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Flow Simulation using the Compuplast CAE Virtual Extrusion Laboratory

Why Flow Simulation?
The simulation of polymer flow processes is extremely important because it allows us the opportunity to eliminate the need for costly trials using real materials and real people on real plant.

A range of process scenarios can be created in a virtual environment and conclusions drawn as to their suitability in minutes rather than days or weeks.

Compuplast provide software for almost every extrusion process (figure 1).

What Processes can we simulate?

  • Pipe extrusion-mono & co-extruded
  • Film-mono & multi layer
  • Profile extrusion-mono & multi layer
  • Flat die (coathanger dies)
  • Side fed dies
  • 2D and 3D simulations
  • Single screw extrusion

Removing the black art?

Much die design has historically involved a significant degree of black art, Compuplast firmly believe this can be removed via the use of their software which melds vast industrial experience with academic rigour.

Considerable mathematics is involved in a subject as complex as flow simulation, however, Compuplast have enabled toolmakers and managing directors alike to solve process problems at the touch of a button with only a modicum of training.

This has been made possible by a program front end which effectively links recognisable process features with the complex procedures necessary to solve what are non-trivial problems.

All of the Compuplast programs share a common materials database from which, either library or user measured data, can be drawn. The ability to enter user measured data is enhanced by providing a range of fitting techniques for the modelling of such data.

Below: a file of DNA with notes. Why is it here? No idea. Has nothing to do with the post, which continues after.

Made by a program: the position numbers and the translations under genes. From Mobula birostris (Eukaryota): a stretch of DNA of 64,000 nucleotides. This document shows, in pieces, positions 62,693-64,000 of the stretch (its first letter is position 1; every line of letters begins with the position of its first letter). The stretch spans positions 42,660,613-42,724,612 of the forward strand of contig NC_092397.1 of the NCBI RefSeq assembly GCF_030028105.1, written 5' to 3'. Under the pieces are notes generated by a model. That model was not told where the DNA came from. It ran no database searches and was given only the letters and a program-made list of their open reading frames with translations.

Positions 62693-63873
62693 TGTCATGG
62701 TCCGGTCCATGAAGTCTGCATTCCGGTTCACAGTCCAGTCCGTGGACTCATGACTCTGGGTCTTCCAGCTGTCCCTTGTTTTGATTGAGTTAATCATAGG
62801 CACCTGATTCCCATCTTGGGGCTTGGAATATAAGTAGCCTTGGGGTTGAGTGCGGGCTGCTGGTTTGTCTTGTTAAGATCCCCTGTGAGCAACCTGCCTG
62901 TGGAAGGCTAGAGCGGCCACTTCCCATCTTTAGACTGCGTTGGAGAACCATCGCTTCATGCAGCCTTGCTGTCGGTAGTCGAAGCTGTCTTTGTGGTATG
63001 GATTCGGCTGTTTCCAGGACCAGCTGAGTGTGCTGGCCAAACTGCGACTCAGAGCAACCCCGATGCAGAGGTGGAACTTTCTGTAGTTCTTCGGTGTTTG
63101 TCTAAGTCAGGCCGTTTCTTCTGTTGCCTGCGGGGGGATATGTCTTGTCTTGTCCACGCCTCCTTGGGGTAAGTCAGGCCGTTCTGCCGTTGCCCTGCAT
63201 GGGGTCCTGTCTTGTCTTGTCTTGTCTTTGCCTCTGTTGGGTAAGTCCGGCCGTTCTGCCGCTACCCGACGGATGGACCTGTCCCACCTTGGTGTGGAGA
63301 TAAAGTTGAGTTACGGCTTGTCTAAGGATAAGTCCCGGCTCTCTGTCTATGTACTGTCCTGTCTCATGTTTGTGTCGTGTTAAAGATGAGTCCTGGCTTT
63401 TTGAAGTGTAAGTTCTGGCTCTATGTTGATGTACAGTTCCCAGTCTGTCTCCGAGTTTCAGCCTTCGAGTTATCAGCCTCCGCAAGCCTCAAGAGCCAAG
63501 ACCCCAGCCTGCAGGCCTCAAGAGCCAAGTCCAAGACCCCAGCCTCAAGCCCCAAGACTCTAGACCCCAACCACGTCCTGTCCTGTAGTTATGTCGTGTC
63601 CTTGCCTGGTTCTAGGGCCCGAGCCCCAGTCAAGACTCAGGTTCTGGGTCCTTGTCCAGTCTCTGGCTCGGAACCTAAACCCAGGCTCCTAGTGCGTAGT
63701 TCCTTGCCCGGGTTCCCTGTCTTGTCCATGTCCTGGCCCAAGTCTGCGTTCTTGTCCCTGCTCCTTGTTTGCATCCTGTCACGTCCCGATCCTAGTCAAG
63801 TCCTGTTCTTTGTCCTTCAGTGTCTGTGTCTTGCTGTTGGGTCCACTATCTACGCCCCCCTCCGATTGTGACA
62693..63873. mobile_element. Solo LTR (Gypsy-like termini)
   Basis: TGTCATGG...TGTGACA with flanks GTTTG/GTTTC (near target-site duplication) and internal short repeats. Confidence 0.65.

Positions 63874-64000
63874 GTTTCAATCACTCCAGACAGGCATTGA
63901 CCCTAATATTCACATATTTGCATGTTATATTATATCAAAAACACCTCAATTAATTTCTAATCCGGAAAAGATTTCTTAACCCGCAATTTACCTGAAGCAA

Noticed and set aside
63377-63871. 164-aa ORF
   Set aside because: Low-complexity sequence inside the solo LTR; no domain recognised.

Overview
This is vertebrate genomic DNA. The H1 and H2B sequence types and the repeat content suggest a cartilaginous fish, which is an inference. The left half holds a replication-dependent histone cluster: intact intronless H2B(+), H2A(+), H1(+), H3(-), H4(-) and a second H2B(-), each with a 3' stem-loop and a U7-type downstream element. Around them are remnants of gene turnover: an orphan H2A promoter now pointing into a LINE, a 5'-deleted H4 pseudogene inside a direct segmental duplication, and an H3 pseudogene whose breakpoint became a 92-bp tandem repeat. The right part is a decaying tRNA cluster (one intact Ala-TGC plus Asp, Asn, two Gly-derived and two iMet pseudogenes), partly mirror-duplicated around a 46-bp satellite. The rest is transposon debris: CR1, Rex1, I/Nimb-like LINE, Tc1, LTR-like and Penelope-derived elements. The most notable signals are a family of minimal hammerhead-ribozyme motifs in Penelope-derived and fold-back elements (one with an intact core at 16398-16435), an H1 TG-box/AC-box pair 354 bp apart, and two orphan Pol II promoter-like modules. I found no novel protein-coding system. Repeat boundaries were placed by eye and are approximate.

If the user has access to rheometry, more in-depth insight can be gained by supplementing shear data with elongational information.

Figure 2 shows the 2DFEM solved solution for polymer flowing from a typical rheometer bore into a 1mm diameter die.

Figure 3 uses the zoom function to highlight the important die entry region where extension rates and temperature are interrogated along a selected streamline.

The 2DFEM program also enables co-extruded pipes to be modelled, and figure 4 shows the resulting solution.

Flow behaviour is very important at the interface since any instabilities developed here can go on to cause very real problems.

Compuplast have incorporated the Leonov viscoelastic model to their latest release, and this has enabled elastic behaviour at the interface to be predicted.

Research has shown that an oscillation of extension rate and first normal stress difference can indicate the onset of instabilities (figure 5).

The instabilities have been shown to exist in different forms, ranging from high frequency zig zag instabilities to low frequency wave types (figure 6).

Figure 7 shows the flow distribution in a complex profile during a die balancing procedure using the Compuplast Profile Die module. This and many more solutions are possible using the Compuplast suite of programs.

Flow Simulation Mould

A complex PVC window profile die

Flow Simulation Widow Frame Examples

Typical window frame profiles

Flow Simulation Figure 1

Figure 1 - The Compuplast Virtual Extrusion Laboratory enables almost all extrusion processes to be simulated

Flow Simulation Figure 2

Figure 2 - Simulated flow inside the die of a capillary rheometer using the 2DFEM module

Flow Simulation Figure 3

Figure 3 - Interrogating extension rates at the die inlet-note the sharp rise on entering the die.

Flow Simulation Figure 4

Figure 4 - A coextruded pipe

Flow Simulation Figure 5

Figure 5 - Oscillation of the extension rate at the interface

Flow Simulation Figure 6

Figure 6 - Multi-frequency instabilities in a film extrusion

Flow Simulation Figure 7

Figure 7 - Flow in a complex profile extrusion during a balancing procedure


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